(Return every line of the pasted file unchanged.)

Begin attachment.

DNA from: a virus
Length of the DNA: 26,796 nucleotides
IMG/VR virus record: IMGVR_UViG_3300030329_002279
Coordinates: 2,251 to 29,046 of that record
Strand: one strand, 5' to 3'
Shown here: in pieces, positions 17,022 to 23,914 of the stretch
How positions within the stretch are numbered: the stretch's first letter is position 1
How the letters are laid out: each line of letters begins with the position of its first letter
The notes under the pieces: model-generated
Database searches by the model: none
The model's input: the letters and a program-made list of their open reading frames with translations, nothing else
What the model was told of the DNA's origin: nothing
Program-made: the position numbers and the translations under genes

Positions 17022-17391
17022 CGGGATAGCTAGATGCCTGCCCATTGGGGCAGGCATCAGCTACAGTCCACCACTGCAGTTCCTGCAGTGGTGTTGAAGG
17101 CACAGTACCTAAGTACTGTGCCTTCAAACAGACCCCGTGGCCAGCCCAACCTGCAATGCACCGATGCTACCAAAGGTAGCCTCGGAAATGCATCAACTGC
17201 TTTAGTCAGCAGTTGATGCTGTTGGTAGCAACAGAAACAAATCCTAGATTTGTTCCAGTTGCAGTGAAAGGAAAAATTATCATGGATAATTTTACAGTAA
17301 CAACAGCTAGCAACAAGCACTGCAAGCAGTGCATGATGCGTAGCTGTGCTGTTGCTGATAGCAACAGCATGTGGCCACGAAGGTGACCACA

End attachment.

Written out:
DNA from: a virus
Length of the DNA: 26,796 nucleotides
IMG/VR virus record: IMGVR_UViG_3300030329_002279
Coordinates: 2,251 to 29,046 of that record
Strand: one strand, 5' to 3'
Shown here: in pieces, positions 17,022 to 23,914 of the stretch
How positions within the stretch are numbered: the stretch's first letter is position 1
How the letters are laid out: each line of letters begins with the position of its first letter
The notes under the pieces: model-generated
Database searches by the model: none
The model's input: the letters and a program-made list of their open reading frames with translations, nothing else
What the model was told of the DNA's origin: nothing
Program-made: the position numbers and the translations under genes

Positions 17022-17391
17022 CGGGATAGCTAGATGCCTGCCCATTGGGGCAGGCATCAGCTACAGTCCACCACTGCAGTTCCTGCAGTGGTGTTGAAGG
17101 CACAGTACCTAAGTACTGTGCCTTCAAACAGACCCCGTGGCCAGCCCAACCTGCAATGCACCGATGCTACCAAAGGTAGCCTCGGAAATGCATCAACTGC
17201 TTTAGTCAGCAGTTGATGCTGTTGGTAGCAACAGAAACAAATCCTAGATTTGTTCCAGTTGCAGTGAAAGGAAAAATTATCATGGATAATTTTACAGTAA
17301 CAACAGCTAGCAACAAGCACTGCAAGCAGTGCATGATGCGTAGCTGTGCTGTTGCTGATAGCAACAGCATGTGGCCACGAAGGTGACCACA